The US on Thursday called for the “immediate release” of a Korean-American sentenced in North Korea to 15 years of hard labor for “hostile acts” against the government.
“What we’re urging the DPRK [Democratic People’s Republic of Korea] authorities to do is to grant him amnesty and to allow for his immediate release, full stop,” deputy acting US Department of State spokesman Patrick Ventrell told journalists.
Pae Jun-ho, who is known in the US as Kenneth Bae, was arrested in November last year as he entered the northeastern port city of Rason. He has been accused of trying to “topple the DPRK.”
“The Supreme Court sentenced him to 15 years of compulsory labor for this crime,” according to the North’s official Korean Central News Agency (KCNA), which said his trial was held on Tuesday.
“There hasn’t been transparency in the case,” Ventrell added, saying Washington still did not “know all of the facts” and was seeking details of the charges filed against Bae.
Several US citizens have been held in North Korea in recent years, and been freed after the visits of high-profile US leaders such as former presidents Jimmy Carter and Bill Clinton.
Ventrell said he would not “characterize” Bae as a political pawn, but sidestepped questions about whether the US was thinking of sending an envoy to Pyongyang to press for his release.
Pyongyang has not specified the basis of the offenses allegedly committed by Bae.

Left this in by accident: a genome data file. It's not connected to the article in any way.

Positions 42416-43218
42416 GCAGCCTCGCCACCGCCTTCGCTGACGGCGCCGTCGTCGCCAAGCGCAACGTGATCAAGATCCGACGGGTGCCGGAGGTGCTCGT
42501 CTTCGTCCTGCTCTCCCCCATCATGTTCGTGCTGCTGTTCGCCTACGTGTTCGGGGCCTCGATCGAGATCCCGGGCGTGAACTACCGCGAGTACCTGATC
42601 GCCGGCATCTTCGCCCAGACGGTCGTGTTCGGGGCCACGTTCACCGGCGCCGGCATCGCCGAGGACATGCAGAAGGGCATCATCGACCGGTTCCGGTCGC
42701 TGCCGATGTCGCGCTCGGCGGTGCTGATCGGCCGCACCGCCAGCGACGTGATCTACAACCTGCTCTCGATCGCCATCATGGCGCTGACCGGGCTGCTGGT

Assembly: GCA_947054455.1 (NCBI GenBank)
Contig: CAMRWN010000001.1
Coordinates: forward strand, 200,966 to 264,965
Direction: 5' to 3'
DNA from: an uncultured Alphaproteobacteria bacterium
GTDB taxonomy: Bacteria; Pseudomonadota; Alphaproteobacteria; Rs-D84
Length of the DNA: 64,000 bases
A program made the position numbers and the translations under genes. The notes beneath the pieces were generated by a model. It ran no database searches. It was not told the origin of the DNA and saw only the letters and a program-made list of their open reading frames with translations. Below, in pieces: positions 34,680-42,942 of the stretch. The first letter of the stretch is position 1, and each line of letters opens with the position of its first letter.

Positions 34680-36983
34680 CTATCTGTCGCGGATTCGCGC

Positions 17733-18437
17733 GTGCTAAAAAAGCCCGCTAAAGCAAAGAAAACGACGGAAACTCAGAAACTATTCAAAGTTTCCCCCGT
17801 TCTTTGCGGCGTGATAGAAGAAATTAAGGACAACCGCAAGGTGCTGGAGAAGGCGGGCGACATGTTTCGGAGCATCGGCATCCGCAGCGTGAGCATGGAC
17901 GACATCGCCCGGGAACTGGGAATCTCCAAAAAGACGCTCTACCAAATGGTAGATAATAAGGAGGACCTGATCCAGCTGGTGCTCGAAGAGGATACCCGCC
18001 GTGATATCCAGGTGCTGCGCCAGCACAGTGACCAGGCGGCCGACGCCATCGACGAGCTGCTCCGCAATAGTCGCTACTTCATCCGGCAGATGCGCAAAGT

However, Seoul-based activist Do Hee-yoon told reporters that he suspected Bae was arrested because he had taken photographs of emaciated children in North Korea as part of efforts to appeal for more outside aid.
Officials from the Swedish embassy, which acts as the US’ protecting power with Pyongyang due to the lack of diplomatic relations, had not attended the trial, Ventrell said, and last visited Bae in jail on Tuesday last week.
“Fifteen years of hard labor is something we’re pretty concerned about,” said a senior US official, who asked not to be named, adding that Washington was for now continuing to press through the Swedes for more information.
Former New Mexico governor Bill Richardson failed to secure Bae’s release when he visited North Korea in January.
Tensions have been running high between the US and North Korea since Pyongyang carried out a third nuclear test in February.
White House spokesman Jay Carney said Washington had “made it clear that there is a path open to the North Koreans that would allow for negotiations.”
Experts believe the North is likely to try to use Bae to extract concessions from Washington.
“But the whole atmosphere is quite different from when similar hostage disputes erupted in the past,” said Yang Moo-jin, a professor at the University of North Korean Studies in Seoul.